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JAMA Cardiol. 2018 Dec 1;3(12):1174-1182. doi: 10.1001/jamacardio.2018.3945.

Association of Race/Ethnicity With Oral Anticoagulant Use in Patients With Atrial Fibrillation: Findings From the Outcomes Registry for Better Informed Treatment of Atrial Fibrillation II.

Author information

Division of General Internal Medicine, Massachusetts General Hospital, Boston.
Harvard Medical School, Boston, Massachusetts.
Duke Clinical Research Institute, Durham, North Carolina.
Division of Cardiology, University of California, Los Angeles.
Stanford Center for Clinical Research, Stanford University School of Medicine, Stanford, California.
College of Physicians and Surgeons, Columbia University, New York, New York.
Division of Cardiovascular Medicine, University of Utah Health Sciences Center, Salt Lake City.
Division of Cardiology, University of Colorado School of Medicine, Aurora.
Saint Luke's Mid America Heart Institute and the University of Missouri, Kansas City.
Yale School of Medicine, New Haven, Connecticut.



Black and Hispanic patients are less likely than white patients to use oral anticoagulants for atrial fibrillation. Little is known about racial/ethnic differences in use of direct-acting oral anticoagulants (DOACs) for atrial fibrillation.


To assess racial/ethnic differences in the use of oral anticoagulants, particularly DOACs, in patients with atrial fibrillation.

Design, Setting, and Participants:

This cohort study used data from the Outcomes Registry for Better Informed Treatment of Atrial Fibrillation II, a prospective, US-based registry of outpatients with nontransient atrial fibrillation 21 years and older who were followed up from February 2013 to July 2016. Data were analyzed from February 2017 to February 2018.


Self-reported race/ethnicity as white, black, or Hispanic.

Main Outcomes and Measures:

The primary outcome was use of any oral anticoagulant, particularly DOACs. Secondary outcomes included the quality of anticoagulation received and oral anticoagulant discontinuation at 1 year.


Of 12 417 patients, 11 100 were white individuals (88.6%), 646 were black individuals (5.2%), and 671 were Hispanic individuals (5.4%) with atrial fibrillation. After adjusting for clinical features, black individuals were less likely to receive any oral anticoagulant than white individuals (adjusted odds ratio [aOR], 0.75 [95% CI, 0.56, 0.99]) and less likely to receive DOACs if an anticoagulant was prescribed (aOR, 0.63 [95% CI, 0.49-0.83]). After further controlling for socioeconomic factors, oral anticoagulant use was no longer significantly different in black individuals (aOR, 0.78 [95% CI, 0.59-1.04]); among patients using oral anticoagulants, DOAC use remained significantly lower in black individuals (aOR, 0.73 [95% CI, 0.55-0.95]). There was no significant difference between white and Hispanic groups in use of oral anticoagulants. Among patients receiving warfarin, the median time in therapeutic range was lower in black individuals (57.1% [IQR, 39.9%-72.5%]) and Hispanic individuals (51.7% [interquartile range {IQR}, 39.1%-66.7%]) than white individuals (67.1% [IQR, 51.8%-80.6%]; P < .001). Black and Hispanic individuals treated with DOACs were more likely to receive inappropriate dosing than white individuals (black patients, 61 of 394 [15.5%]; Hispanic patients, 74 of 409 [18.1%]; white patients, 1003 of 7988 [12.6%]; P = .01). One-year persistence on oral anticoagulants was the same across groups.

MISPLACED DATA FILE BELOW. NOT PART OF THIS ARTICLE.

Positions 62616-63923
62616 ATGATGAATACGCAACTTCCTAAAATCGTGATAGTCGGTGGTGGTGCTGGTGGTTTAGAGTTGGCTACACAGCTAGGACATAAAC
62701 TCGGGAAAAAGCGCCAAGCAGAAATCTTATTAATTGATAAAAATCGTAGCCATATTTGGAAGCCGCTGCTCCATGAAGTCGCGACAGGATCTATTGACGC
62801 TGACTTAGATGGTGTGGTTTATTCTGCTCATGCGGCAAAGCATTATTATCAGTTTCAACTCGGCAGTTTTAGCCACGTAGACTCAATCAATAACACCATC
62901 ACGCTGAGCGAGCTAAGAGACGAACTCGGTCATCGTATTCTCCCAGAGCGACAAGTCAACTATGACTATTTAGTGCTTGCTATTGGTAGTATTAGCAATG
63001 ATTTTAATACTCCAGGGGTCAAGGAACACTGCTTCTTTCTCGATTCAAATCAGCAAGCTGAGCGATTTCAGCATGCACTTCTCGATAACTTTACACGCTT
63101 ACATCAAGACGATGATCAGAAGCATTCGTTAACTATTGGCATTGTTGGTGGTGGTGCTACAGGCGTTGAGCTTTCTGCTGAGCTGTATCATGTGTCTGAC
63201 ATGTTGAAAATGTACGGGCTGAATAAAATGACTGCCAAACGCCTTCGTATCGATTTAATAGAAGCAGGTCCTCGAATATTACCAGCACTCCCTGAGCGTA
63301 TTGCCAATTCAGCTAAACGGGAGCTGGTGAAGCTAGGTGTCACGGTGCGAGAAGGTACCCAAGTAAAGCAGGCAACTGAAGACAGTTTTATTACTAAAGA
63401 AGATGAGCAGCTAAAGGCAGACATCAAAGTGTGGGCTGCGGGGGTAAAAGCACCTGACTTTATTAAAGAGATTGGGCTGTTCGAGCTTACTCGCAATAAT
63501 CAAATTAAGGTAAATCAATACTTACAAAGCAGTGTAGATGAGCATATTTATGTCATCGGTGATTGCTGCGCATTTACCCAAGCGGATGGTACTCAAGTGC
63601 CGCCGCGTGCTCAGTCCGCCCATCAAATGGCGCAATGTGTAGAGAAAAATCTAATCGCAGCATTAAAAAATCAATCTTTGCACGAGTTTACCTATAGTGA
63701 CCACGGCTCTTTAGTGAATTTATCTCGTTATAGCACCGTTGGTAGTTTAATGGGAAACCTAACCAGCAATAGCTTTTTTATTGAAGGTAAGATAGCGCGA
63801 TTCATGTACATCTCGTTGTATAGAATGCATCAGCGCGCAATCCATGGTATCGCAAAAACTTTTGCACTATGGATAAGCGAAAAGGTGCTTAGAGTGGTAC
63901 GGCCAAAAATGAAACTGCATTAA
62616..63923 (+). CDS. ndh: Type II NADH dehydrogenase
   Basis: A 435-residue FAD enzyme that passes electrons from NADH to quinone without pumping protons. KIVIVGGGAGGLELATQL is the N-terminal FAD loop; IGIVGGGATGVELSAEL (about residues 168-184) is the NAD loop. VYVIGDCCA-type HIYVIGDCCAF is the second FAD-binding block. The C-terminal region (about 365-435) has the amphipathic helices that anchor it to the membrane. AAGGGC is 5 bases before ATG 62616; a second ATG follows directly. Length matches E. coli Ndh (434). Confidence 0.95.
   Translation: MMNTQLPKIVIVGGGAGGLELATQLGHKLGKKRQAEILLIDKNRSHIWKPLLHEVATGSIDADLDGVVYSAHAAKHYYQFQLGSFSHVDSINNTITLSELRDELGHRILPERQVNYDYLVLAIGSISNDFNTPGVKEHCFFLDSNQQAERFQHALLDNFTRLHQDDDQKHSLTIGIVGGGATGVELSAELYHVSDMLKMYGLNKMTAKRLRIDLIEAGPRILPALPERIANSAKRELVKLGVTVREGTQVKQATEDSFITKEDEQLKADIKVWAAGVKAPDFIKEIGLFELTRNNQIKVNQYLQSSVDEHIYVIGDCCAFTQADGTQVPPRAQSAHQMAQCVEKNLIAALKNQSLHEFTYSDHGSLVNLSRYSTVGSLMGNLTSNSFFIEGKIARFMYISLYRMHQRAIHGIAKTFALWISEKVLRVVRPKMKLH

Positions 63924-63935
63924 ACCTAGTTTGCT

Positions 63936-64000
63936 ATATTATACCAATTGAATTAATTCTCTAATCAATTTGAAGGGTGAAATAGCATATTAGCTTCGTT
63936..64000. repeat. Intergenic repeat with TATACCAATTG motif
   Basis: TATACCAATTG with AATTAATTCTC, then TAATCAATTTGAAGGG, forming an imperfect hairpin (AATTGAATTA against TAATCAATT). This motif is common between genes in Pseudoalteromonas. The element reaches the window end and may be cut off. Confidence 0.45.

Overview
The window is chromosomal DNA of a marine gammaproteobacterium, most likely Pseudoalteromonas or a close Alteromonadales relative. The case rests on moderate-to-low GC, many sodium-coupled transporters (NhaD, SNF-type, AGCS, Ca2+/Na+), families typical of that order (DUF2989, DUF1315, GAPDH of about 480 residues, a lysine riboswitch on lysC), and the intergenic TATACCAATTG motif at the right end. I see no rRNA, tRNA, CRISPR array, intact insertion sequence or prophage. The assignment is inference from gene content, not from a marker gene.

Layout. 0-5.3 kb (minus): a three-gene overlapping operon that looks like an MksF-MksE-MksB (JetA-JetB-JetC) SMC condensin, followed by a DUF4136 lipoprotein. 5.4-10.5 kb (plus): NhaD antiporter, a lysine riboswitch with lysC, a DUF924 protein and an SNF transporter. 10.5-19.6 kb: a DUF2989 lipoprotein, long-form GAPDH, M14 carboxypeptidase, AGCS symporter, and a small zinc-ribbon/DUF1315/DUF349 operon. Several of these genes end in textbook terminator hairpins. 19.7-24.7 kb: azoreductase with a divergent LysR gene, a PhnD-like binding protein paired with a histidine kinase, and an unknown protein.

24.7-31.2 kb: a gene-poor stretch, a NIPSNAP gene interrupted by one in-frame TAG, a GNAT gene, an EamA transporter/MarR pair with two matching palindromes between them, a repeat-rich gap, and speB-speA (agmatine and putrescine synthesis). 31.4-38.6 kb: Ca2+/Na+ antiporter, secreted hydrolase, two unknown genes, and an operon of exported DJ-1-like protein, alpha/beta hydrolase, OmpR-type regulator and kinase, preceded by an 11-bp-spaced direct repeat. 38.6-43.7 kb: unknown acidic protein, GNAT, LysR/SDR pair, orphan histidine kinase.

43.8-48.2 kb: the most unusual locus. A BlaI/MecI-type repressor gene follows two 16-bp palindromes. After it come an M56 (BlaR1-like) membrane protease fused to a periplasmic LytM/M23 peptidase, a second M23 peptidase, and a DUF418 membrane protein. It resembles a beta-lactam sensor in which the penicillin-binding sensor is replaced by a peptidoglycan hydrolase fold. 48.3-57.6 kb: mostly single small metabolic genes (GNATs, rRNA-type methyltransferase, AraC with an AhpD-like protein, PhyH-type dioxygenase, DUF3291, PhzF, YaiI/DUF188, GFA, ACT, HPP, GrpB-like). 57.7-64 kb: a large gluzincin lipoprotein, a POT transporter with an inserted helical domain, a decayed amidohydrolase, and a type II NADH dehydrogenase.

Conclusions and Relevance:

After controlling for clinical and socioeconomic factors, black individuals were less likely than white individuals to receive DOACs for atrial fibrillation, with no difference between white and Hispanic groups. When atrial fibrillation was treated, the quality of anticoagulant use was lower in black and Hispanic individuals. Identifying modifiable causes of these disparities could improve the quality of care in atrial fibrillation.


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